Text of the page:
Club culture is informing creative ways for cities to reach more people to get tested, vaccinated and informed about the pandemic.
For many in Berlin, it is the summer of delicate hygiene concepts, sold-out open-airs and free, 20-minute rapid antigen tests that one can easily get on the way to an event. While the situation is not back to normal, Berlin’s nightlife sector has taken many strides since last year to get to this point. Last week, the city’s Clubcommission introduced two more large-scale efforts to enable a safe and responsible reopening of nightlife, further showing how the nightlife sector can be part of the solution — and not just problem — for managing the pandemic.
On 6-8th August, around 2,000 clubgoers participated in a pilot-test study, whereby six clubs opened their indoor dancefloors for maskless, non-socially distanced clubbing. Participants, regardless of their vaccination status, were allowed into all six clubs if they passed a PCR-test administered on the Friday of that weekend. As part of the study, they were also required to take a second PCR-test the following Friday and asked to fill out two anonymous questionnaires that will be rolled out later in the month.
The interim results for the “Clubculture Reboot” study are promising. During the first PCR-test, seven participants were caught with an infection and sent home. Almost 70% of participants got re-tested the following week, and all follow-up tests were negative. While we await for the final findings, this initiative is a good example of how nightclubs can and should be active stakeholders when working with other advocacy, government or research bodies to come up with solutions that are in the interests of their communities.
The Clubcommission also helped organise three “Vaccination Nights” during the same week, where guests could receive a free vaccine shot and stay to dance and rave. Hosted at the venue-turned-vaccination-center Arena Berlin, this event was meant to encourage more young people to get vaccinated.
The Vaccination Nights were also meant to give back to the artists who have been working at the vaccination center. All of the DJs at the event were among the many creatives who had been employed at Arena sometime during the last six months. Due thanks to German Red Cross’ Müggelspree branch president Jens Quade, an estimated 800 of Arena’s 1000 employees come from Berlin’s arts, culture and club scenes. When looking to quickly hire a large number of people to fill up vaccination centers across the city in December 2020, he consciously turned to the creative and cultural industries to support those facing the fallouts of the pandemic.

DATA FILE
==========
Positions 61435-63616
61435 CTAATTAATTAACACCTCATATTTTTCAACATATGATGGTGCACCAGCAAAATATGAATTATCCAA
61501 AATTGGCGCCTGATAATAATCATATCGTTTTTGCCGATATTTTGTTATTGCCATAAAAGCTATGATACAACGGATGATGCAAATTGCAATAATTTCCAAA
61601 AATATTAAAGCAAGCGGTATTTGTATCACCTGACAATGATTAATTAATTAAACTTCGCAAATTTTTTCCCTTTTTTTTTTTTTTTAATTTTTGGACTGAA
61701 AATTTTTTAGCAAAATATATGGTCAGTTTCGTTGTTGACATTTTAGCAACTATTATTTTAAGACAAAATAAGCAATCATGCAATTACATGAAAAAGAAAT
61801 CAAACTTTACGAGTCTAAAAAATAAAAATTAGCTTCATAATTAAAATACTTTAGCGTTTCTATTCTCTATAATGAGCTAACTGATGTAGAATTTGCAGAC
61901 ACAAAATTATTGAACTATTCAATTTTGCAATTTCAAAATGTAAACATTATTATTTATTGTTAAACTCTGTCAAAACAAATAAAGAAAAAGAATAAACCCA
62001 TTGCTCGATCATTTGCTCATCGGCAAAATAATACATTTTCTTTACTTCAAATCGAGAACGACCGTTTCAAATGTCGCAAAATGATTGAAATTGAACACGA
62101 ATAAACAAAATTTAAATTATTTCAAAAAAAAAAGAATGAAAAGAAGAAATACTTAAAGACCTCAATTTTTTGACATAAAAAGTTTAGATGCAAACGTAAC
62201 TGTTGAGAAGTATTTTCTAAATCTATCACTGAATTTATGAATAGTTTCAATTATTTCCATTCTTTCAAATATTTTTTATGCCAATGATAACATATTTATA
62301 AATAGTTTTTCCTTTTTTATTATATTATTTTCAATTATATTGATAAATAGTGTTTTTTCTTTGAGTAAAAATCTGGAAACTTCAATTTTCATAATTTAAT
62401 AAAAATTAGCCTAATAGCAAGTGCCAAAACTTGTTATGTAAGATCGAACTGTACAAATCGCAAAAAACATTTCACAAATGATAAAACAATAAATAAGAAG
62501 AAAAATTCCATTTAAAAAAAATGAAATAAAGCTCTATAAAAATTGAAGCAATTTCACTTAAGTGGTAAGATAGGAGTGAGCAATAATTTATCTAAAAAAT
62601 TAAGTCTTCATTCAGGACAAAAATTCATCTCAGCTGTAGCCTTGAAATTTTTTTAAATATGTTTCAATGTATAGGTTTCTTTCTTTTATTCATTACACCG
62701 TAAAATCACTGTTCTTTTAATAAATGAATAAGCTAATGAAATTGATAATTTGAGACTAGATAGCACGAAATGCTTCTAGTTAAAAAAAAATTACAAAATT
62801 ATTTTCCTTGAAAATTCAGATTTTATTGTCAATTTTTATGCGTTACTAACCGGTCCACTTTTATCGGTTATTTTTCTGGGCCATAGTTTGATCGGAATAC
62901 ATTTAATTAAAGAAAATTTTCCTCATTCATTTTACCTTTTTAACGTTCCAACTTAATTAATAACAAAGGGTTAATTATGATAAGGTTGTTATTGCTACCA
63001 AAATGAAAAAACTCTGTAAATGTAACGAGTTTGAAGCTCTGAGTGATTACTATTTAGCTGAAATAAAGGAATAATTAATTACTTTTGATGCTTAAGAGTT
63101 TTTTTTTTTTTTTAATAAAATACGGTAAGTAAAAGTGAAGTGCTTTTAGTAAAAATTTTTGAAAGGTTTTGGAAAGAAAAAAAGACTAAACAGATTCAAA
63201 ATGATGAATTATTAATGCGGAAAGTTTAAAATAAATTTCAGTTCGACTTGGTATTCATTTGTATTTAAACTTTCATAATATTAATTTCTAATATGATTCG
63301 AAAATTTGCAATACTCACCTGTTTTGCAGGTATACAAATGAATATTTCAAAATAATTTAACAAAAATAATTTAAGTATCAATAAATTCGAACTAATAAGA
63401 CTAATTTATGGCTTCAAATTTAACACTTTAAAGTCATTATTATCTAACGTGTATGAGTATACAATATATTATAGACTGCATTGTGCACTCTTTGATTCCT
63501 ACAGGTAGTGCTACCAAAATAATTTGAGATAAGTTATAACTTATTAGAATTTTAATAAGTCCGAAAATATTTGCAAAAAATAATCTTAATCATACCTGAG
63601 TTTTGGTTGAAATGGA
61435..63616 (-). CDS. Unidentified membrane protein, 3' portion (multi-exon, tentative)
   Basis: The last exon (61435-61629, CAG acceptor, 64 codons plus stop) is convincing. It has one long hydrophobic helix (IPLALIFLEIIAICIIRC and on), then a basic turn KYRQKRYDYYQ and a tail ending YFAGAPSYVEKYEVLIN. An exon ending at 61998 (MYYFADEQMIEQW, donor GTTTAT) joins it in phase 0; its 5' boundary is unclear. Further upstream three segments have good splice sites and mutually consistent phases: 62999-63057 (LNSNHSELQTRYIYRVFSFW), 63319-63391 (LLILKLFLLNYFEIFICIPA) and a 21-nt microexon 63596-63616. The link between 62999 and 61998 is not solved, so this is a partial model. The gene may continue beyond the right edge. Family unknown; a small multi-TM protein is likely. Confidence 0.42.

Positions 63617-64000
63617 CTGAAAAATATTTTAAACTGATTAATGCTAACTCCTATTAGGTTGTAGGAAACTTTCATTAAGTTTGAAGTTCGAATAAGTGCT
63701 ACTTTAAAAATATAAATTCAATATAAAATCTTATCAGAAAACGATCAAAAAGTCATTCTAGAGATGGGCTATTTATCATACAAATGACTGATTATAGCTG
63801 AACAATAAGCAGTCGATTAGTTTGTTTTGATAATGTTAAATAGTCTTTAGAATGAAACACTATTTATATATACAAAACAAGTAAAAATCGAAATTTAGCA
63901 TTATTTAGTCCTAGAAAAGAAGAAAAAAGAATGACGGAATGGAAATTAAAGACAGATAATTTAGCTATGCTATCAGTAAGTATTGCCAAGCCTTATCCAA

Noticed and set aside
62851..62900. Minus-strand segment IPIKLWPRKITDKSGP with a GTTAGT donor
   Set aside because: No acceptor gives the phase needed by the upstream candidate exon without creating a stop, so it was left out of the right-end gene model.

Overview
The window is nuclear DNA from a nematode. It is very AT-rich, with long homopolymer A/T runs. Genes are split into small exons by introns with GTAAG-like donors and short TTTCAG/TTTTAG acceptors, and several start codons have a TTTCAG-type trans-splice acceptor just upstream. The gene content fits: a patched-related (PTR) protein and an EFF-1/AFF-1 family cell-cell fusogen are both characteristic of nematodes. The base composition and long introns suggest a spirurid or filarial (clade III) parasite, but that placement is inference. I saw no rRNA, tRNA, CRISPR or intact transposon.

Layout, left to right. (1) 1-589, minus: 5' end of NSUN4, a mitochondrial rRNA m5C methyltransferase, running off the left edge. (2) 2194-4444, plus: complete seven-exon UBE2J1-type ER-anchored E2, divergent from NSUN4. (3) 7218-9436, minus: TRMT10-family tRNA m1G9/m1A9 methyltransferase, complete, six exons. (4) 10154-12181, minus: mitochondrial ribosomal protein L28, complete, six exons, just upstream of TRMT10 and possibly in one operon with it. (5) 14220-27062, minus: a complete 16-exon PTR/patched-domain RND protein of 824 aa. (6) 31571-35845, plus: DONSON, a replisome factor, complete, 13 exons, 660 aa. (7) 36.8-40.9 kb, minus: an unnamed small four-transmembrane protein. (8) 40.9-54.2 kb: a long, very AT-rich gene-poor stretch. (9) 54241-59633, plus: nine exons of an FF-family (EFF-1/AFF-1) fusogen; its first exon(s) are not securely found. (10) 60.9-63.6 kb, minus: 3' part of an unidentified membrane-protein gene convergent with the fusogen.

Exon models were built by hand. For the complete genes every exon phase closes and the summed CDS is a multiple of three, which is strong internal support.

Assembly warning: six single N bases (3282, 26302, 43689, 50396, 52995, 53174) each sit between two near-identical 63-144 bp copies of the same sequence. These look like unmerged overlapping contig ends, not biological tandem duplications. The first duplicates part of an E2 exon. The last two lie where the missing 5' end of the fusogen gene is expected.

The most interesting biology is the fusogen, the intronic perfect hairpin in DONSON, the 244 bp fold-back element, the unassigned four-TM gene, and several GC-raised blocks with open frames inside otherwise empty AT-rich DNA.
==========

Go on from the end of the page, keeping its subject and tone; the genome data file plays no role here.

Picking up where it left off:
But Berlin is not the only city to see its clubs turn into vaccination or testing centers, or its nightlife workers join the pandemic gig economy. As part of a larger national effort to increase the vaccination rates among young people in the UK, LGBTQ+ club Heaven in London administered 1,000 Covid-19 jabs over one day, followed by plans from the Ministry of Sound to do the same. That same weekend, LIV in South Beach Miami, Florida opened its doors and offered free vaccinations to a city where many unvaccinated young and middle-aged people are quickly filling up hospital beds as the delta variant spreads across the state. And in preparation for what became a 385,000-attendee festival, Lollapalooza in Chicago hosted an event in June where they offered single-day tickets to those who received a vaccine at one of four vaccination sites, which also featured DJs spinning music from Lollapalooza artists. The city of Antwerp, Belgium, too, announced this week that they plan to do the same to ensure that more young people can get vaccinated in time for the Fire Is Gold and Ampere Open Air festivals in September.
What all of these different examples demonstrate is how nightlife venues and workers can be a part of the solution — and not just part of the problem — for curbing the spread of the pandemic. For one, nightlife workers have unique skills to deal with people in potentially difficult and stressful situations, which can be useful in vaccination and testing sites. Venue and events operators are also practiced in the logistics of managing and moving large crowds safely. Not only do some nightclubs have the physical infrastructure to support mass-vaccination or testing efforts, but many of them, regardless of size, already have a community that trusts and respects them. By engaging nightlife venues in similar kinds of efforts as seen in the examples above, cities can creatively reach more people to get tested, vaccinated and informed about the pandemic.
But city-wide engagement with nightlife venues and workers needs to be equitable and collaborative. They should have an active voice in shaping the projects and policies that, at the end of the day, will affect them and their communities. With the proper financial support and training, nightclubs are in a strong position to come up with creative solutions for safe, large-scale gatherings that other communities in the city can learn from as well.